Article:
They are generally taken by mouth anywhere from 15 minutes to one hour before having sex — depending on the drug — and should not be used more than once a day. One medication, Cialis, may be taken up to 36 hours before sexual activity. Staxyn dissolves in the mouth, but the other medications are swallowed.
PDE-5 inhibitors relax smooth muscles in the penis, which increases blood flow to the area, helping the penis become erect during sexual activity. About 80% of men who take PDE-5 inhibitors have firmer and longer-lasting erections. However, if your erection lasts more than four hours, seek emergency medical help.
Side effects of PDE-5 inhibitors are usually mild but may include headache, stuffy nose, flushing, muscle aches, and rarely, a temporary blue-green shading of your vision.
You should not take PDE-5 inhibitors if you take nitrate drugs, such as nitroglycerin tablets for heart disease. Doing so can cause a dangerous drop in blood pressure. Men taking alpha-blockers for prostate problems or blood pressure should also be cautioned. Always make sure your doctor knows about all the medications you are taking, including over-the-counter drugs, herbs, and supplements.
Injections and Suppositories for Erectile Dysfunction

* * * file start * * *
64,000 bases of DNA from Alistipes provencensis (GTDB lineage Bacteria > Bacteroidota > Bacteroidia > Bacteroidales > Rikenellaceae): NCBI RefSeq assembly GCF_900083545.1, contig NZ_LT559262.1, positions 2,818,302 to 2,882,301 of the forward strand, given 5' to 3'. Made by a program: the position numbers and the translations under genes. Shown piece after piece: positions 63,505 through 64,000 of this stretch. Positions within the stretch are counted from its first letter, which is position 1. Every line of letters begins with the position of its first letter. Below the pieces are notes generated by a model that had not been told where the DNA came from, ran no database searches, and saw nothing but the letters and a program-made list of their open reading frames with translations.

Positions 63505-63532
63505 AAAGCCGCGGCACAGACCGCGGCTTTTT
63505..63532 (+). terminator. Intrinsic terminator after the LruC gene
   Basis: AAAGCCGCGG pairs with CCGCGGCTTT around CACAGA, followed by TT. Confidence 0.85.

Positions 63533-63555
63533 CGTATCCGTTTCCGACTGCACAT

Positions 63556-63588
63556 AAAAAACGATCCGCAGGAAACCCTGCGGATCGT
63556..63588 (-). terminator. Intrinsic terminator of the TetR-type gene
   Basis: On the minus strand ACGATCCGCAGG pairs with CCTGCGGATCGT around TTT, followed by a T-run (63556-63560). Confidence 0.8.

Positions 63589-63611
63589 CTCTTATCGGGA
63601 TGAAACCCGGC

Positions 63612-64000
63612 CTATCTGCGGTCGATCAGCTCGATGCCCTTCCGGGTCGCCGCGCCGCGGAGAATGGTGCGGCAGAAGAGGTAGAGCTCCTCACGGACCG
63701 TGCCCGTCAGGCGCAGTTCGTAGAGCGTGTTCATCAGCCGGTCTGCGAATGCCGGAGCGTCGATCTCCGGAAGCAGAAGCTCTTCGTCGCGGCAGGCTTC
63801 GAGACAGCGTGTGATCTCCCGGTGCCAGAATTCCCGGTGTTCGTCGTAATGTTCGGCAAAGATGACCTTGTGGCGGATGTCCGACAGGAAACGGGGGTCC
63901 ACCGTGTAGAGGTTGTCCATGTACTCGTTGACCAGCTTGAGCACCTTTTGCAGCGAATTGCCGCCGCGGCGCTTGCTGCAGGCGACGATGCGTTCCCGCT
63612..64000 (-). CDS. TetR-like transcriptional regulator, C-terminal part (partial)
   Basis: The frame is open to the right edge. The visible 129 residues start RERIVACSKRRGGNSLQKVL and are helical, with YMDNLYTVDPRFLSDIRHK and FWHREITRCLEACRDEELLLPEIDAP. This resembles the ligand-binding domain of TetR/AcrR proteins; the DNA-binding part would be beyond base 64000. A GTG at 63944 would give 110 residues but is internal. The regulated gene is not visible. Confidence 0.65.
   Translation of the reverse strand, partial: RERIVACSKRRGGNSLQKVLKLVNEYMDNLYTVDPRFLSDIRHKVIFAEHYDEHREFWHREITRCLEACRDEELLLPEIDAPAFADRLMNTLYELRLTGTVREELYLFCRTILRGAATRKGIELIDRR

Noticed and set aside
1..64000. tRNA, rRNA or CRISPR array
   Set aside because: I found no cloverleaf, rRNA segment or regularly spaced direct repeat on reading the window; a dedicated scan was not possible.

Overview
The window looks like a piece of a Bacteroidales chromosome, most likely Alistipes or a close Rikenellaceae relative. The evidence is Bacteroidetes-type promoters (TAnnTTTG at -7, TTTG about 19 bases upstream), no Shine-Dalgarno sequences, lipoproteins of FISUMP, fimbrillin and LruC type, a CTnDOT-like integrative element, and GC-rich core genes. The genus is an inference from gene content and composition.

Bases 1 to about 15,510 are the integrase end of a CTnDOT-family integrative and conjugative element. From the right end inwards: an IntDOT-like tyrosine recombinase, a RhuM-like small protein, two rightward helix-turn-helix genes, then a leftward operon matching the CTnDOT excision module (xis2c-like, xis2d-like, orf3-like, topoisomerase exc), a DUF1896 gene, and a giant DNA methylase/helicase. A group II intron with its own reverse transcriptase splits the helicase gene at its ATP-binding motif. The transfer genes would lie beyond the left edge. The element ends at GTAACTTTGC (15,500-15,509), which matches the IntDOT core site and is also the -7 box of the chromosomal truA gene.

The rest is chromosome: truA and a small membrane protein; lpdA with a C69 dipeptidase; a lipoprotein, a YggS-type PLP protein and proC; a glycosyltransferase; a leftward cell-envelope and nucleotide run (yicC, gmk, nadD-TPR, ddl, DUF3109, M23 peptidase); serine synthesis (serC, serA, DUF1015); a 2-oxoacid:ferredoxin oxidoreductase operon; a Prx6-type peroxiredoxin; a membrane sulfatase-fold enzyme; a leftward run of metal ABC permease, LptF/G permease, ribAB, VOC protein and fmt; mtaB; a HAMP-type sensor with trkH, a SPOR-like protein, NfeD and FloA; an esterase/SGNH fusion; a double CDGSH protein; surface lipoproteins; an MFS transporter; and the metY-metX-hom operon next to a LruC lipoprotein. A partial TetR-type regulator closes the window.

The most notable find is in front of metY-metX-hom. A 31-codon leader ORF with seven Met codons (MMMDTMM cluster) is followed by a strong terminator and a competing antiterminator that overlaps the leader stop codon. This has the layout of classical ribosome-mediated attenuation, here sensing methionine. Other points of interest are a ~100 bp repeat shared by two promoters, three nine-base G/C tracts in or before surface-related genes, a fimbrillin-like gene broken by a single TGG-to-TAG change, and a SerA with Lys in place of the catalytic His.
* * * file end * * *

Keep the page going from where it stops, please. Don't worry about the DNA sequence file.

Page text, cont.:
If the medications taken by mouth do not improve erection quality, or you cannot safely take such medications, your doctor may recommend a drug called alprostadil. It helps boost blood flow to the penis, automatically triggering an erection within minutes.
Alprostadil may be given in two ways:
Intracavernous drug injection. The medication is injected into the side of the penis. It involves sticking a needle directly into the penis, and it raises your risk for dangerously prolonged erections (called priaprism) and scarring.
Intraurethral suppositories. Pellets containing alprostadil are placed into the urethra at the tip of the penis. Such treatment is called MUSE (which means medicated urethral system for erections). This therapy may be less successful than injections
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Vacuum Devices for Erectile Dysfunction
A vacuum device improves firmness by increasing blood flow to the penis. About 80% of men who use the device correctly obtain an erection hard enough for sexual intercourse.
Vacuum erection devices (VED), also called vacuum constriction devices (VCD), are made of three parts:
- A clear, plastic tube (cylinder) that slides over the penis.
- A manual or battery-operated pump that sucks air out of the cylinder, sending more blood to the penis.